Sotheby’s New York has secured the rights to consigning the latest trove of a private art collection to hit the market, belonging to the late Texan heiress and rancher Anne Marion, who died last year at the age of 81.
The collection, which is valued at over $150m, is rich in works by American postwar artists like Andy Warhol, Clyfford Still, and Roy Lichtenstein. It will be sold across a total of eight sales in several categories, including 20th century art, American art, Old Masters, and Jewellery.
Marion was a fourth-generation heiress who owned the Burnett Oil company, as well as Burnett Ranches, which are among the most storied family-run businesses in Texas that include the legendary Four Sixes ranch. The companies were founded by her great grandfather but it was Marion who went on to expand the business empires and at one point amassing a net worth of over $1 billion that made her one of the country’s highest profile art patrons.
Marion also co-founded the Georgia O’Keeffe Museum in Santa Fe and was an avid art collector. Her widower and fourth husband John Marion was an auctioneer and chairman at Sotheby’s. Marion’s collection spans several categories but the bulk of the value lies in Warhol’s “Double Elvis” (1963, est $20-$30m), which shows the singer as a gunslinging cowboy, as well as Richard Diebenkorn’s 7ft “Ocean Park No. 40” (1971, est $20-$30m) and Clyfford Still’s “Painting No. 1 (PH-125)” from 1948 (est $25m-$35m).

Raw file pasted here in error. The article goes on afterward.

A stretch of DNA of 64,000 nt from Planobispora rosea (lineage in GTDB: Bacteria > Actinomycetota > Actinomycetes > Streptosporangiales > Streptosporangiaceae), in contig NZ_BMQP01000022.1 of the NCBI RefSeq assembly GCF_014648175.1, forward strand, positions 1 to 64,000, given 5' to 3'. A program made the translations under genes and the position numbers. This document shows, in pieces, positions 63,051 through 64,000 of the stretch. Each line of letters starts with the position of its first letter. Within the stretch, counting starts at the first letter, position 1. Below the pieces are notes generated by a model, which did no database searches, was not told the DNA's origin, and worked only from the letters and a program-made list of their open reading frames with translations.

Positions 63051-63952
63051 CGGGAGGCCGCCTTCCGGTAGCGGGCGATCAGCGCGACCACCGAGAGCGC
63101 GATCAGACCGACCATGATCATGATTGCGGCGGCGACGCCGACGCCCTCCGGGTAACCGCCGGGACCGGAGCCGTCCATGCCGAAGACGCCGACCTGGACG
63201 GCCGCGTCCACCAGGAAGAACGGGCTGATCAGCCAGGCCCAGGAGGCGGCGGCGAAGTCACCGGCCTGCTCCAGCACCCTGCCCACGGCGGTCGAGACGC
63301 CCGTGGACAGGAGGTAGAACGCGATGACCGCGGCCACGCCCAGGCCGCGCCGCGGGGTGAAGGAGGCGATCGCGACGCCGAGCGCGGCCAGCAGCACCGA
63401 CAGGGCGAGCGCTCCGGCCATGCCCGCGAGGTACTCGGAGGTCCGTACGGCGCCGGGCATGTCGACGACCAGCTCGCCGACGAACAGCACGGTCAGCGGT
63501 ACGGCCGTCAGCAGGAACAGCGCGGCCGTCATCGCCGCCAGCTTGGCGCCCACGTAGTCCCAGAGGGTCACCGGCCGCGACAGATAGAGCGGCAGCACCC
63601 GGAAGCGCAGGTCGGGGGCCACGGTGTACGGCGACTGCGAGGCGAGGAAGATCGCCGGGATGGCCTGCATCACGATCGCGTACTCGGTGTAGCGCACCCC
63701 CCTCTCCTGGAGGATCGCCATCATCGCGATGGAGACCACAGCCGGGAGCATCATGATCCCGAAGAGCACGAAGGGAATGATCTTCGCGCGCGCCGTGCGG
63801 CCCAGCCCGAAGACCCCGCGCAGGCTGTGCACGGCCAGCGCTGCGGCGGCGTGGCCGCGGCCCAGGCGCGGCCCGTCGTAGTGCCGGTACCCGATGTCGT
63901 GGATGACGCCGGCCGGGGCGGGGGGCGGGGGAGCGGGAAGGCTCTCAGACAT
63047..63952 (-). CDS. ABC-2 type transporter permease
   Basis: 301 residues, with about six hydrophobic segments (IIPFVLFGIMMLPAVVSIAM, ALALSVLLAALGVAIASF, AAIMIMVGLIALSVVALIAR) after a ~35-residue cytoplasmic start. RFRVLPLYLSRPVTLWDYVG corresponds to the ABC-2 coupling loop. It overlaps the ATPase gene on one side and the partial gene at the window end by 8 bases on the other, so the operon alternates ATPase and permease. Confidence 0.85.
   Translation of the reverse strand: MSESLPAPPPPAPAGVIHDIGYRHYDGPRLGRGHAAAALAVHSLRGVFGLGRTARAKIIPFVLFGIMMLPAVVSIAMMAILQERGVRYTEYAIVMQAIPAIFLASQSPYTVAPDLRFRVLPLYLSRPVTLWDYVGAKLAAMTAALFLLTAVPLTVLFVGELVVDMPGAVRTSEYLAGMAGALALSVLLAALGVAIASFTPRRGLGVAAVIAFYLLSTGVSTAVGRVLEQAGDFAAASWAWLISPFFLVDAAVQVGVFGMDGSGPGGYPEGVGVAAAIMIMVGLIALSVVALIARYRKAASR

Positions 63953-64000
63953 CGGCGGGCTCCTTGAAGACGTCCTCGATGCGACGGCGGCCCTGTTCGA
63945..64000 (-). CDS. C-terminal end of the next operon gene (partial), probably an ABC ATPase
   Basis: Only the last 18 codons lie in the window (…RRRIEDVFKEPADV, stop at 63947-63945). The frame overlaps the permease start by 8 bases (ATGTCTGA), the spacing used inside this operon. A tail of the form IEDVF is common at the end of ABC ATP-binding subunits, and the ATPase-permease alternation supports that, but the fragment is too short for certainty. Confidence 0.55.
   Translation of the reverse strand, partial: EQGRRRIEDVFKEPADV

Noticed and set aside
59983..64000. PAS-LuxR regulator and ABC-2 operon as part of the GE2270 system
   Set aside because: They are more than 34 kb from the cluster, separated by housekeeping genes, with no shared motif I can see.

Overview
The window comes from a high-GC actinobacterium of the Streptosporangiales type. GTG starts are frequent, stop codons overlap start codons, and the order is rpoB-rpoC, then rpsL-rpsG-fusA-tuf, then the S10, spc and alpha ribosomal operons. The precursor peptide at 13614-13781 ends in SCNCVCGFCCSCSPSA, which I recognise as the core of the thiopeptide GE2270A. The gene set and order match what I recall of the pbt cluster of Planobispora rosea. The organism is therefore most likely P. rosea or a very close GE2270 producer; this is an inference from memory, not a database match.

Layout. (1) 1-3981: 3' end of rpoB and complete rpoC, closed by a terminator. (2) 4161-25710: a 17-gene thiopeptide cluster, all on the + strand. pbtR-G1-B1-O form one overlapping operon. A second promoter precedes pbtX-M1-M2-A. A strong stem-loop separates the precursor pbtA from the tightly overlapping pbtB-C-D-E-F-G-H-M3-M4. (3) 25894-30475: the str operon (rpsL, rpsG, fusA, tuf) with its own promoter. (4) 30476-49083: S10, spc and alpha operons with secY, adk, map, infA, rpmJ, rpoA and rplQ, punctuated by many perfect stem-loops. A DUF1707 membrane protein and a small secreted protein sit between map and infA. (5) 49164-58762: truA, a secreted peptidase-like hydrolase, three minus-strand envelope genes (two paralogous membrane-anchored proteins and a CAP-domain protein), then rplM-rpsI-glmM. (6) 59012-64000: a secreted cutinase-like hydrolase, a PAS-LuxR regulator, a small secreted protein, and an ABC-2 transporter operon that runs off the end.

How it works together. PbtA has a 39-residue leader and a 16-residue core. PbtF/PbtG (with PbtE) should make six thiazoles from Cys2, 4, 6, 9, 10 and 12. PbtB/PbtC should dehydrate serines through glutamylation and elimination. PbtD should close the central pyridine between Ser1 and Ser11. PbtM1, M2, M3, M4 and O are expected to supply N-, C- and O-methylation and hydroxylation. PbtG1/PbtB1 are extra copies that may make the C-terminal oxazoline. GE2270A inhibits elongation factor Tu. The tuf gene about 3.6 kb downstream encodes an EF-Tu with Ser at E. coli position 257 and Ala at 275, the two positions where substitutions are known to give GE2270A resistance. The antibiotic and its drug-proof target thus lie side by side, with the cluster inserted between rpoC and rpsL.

Roy Lichtenstein’s 1977 painting Girl with Beach Ball II, from the artist’s Surrealism-inspired period, is expected to sell for $12m–$18m. Its counterpart, Girl with Beach Ball III, is in the permanent collection of the National Gallery of Art in Washington, D.C.
Additionally, works by Franz Kline, Gerhard Richter, Robert Motherwell, Wayne Thiebaud, and Kenneth Noland sell at values between $4 million and $20 million. The pandemic has placed major estate collection sales of this value on hold, but with works such as these, the Marion collection is expected to comfortably match postwar trophy pieces with competitive buyers.
John Marion is best remembered for his role in selling of some of the most high-profile works ever to come through Sotheby’s, like Vincent van Gogh’s Irises (which sold for $53.9m), Pablo Picasso’s Yo Picasso ($47.9m), and Au Lapin Agile ($40.7m).